A boat trip to Hestur, Koltur and a concert in the caves

Last modified 19.03.2022 | Published 03.07.20162015's, Denmark, North and Central Europe, Travelogue

Est. reading time:

This is an excursion from Tórshavn to the islands of Hestur and Koltur I would highly recommend. I heard about it from a local, enquired at the Tourist information office and went down to the harbour to locate the schooner called Norðlýsið.



This delightful old vessel sold tickets on board and soon set sail (or rather ignited its engine) for the island of Hestur to the southwest. This island is otherwise only reached by ferry. The purpose of my trip was to visit the caves on the far side of the island – unreachable by any other means than boats. There are two trips a week during the summer season.


The route

It was an easy and slow way to go. We went due south and soon turned west around the southern end of Hestur. There are caves located on the western side of the island. The caves go deep, very deep and we had to leave the ship and board smaller RIB-boats to be able to move into them. The caves are possible to navigate even deeper in kayaks and by crawling. This particular excursion involved a live concert experience in the Klæmintsgjógv cave.

Unfortunately I had problems with my cameras and have no own pictures to show you. I have borrowed some on Flickr, on a proper license.


Entertainment in a cave

Three musicians on board the schooner were transported in first to set up their equipment, while we made a round-trip in the connecting caves to give them time to prepare. We returned for a most remarkable concert. Precariously perched on the wet and slippery rocks at the far end of a cave, the three musicians gave us a concert out of this world. We, the audience, could hear the sound of the instruments accompanied by the sound of the sea around us under the cathedral-like high ceiling above us.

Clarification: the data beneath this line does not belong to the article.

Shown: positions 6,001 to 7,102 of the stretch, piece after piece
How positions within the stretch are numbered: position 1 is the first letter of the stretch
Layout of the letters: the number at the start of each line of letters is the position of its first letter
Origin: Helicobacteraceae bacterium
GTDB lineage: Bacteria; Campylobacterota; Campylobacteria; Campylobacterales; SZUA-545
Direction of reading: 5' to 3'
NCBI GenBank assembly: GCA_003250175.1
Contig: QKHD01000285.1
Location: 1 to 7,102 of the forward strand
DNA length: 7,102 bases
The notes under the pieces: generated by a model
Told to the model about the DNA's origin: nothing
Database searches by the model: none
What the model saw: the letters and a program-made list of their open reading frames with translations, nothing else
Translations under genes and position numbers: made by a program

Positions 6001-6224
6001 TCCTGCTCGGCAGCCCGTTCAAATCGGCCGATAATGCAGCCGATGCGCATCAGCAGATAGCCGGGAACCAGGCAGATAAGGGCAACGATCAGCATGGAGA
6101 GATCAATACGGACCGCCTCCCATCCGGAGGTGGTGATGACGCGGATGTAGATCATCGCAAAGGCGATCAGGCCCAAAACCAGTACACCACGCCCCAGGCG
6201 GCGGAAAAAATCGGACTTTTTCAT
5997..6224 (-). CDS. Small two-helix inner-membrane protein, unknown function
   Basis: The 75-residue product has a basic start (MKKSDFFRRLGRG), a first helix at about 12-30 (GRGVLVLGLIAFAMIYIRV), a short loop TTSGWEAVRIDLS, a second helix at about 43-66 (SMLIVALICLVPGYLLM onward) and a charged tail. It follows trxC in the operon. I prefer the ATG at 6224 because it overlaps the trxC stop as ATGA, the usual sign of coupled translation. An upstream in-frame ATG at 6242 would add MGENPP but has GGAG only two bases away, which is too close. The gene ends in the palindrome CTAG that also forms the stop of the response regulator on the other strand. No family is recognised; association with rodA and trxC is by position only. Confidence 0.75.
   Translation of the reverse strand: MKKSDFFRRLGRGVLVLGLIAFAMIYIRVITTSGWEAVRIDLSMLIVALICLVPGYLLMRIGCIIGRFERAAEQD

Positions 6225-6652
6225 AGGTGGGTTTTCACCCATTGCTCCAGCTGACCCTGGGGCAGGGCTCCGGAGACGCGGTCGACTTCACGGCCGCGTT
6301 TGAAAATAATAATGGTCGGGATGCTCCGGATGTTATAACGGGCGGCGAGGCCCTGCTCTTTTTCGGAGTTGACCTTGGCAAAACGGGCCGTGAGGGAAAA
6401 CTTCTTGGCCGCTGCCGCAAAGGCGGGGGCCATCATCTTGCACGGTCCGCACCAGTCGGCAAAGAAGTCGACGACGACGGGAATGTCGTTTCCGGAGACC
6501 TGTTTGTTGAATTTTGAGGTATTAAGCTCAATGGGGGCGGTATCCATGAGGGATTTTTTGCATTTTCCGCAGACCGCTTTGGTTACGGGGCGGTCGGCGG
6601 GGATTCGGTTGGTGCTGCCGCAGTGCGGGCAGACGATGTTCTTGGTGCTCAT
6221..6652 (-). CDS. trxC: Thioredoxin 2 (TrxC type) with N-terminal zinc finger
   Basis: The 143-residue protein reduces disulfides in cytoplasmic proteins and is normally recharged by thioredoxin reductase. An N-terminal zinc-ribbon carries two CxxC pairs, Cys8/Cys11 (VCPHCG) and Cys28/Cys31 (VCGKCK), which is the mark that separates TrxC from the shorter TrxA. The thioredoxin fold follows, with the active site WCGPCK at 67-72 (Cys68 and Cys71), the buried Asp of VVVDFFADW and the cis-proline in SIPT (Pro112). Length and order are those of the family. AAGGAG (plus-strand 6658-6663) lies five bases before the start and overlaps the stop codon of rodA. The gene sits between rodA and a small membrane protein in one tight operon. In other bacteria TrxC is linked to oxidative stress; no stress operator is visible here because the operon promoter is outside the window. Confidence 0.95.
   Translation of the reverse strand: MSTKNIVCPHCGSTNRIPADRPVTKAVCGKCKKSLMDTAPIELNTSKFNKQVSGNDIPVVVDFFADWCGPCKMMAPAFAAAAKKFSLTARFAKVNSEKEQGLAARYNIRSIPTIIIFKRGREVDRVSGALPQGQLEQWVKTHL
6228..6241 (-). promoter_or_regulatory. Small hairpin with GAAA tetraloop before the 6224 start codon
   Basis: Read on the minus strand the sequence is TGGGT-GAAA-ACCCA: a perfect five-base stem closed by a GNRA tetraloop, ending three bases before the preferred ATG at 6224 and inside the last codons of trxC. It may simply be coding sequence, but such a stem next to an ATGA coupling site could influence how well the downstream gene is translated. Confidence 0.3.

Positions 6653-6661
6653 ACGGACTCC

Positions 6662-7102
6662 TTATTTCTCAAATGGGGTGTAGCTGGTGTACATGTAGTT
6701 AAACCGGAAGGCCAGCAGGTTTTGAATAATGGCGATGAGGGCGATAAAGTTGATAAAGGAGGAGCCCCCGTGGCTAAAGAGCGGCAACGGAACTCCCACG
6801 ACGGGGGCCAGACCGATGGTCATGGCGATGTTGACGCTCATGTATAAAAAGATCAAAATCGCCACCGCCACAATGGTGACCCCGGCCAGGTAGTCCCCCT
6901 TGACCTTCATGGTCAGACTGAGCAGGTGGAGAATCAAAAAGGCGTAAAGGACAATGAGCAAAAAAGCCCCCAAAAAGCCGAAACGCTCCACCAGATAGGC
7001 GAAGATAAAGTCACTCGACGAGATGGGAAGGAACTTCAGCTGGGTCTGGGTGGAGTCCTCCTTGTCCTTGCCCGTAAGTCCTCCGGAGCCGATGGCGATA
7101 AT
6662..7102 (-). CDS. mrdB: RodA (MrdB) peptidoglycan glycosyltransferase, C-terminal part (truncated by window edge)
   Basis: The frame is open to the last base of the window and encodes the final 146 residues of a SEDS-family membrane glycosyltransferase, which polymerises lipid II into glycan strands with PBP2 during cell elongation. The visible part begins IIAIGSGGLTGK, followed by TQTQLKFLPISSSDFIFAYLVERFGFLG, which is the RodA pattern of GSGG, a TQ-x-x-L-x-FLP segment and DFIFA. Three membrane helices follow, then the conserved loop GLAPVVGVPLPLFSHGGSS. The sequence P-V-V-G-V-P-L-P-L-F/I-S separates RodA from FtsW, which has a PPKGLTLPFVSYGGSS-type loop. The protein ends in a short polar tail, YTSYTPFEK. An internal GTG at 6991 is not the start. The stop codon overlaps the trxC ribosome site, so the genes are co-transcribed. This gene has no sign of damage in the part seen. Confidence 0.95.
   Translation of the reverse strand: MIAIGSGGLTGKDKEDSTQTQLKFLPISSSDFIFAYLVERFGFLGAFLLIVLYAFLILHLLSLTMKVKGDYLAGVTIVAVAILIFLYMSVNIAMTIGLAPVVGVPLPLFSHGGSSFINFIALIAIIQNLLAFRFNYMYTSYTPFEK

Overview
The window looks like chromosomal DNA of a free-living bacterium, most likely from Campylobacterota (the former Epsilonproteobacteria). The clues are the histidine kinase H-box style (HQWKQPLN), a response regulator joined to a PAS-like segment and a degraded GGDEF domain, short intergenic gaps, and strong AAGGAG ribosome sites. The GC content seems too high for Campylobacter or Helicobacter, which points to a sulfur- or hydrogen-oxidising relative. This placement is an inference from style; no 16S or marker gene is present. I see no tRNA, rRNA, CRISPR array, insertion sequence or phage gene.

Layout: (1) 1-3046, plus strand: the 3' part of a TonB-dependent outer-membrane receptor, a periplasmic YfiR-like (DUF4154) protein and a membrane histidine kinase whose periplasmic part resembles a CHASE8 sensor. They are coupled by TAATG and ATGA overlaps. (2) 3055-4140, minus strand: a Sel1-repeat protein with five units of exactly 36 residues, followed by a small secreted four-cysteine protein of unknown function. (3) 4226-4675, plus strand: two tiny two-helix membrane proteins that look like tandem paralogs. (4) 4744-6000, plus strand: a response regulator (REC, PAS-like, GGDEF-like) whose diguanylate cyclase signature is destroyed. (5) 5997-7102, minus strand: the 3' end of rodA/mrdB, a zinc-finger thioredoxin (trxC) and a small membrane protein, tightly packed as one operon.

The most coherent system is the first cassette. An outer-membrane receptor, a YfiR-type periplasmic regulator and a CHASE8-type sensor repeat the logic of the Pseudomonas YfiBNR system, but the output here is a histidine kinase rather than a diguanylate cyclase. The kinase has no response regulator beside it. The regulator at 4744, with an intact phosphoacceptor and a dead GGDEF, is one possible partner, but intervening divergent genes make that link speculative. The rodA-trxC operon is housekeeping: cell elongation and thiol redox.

A foot on land

Back on the schooner we sailed around the neighbouring island of Koltur with its magnificent bird cliffs to the west and previously inhabited parts to the east. (There is only one farm left.) Then back on Hestur we had a short excursion on foot into the village of Hestur before returning to Tórshavn.

A piece of advice: Bring food to eat and warm clothing. 


The large image below is my own, taken from Suderoy and showing Koltur in the horizon. Click to expand.

Panoramic view from Oyggjarvegur on Streymoy with the island of Koltur in the distance

Panoramic view from Oyggjarvegur on Streymoy with the island of Koltur in the distance


What to explore on the Faroes?

The map below is to be explored. You may zoom in and out, click the markers for some more information. I made it before going to the islands and then added more sites and attractions as my four days and nights in 2016 went by. 



Lexical information about the archipelago is found on Wikipedia. Tourist information is available at Visit Faroe Islands, Faroe Islands Tourist Guide, and on international websites like Lonely Planet and Wikitravel

This series from the Faroe Islands consists of several posts.

(1) Introduction

(2) Tórshavn, the nicest little capital in the world

(3) Medieval Faroese history at Kirkjubøur

(4) A boat trip to Hestur, Koltur and a concert in the caves (THIS)

(5) Attractions on Eysteroy, Borðoy and Viðoy islands

(6) Attractions on Streymey and Vágar islands

There is also a video from this visit in 2016.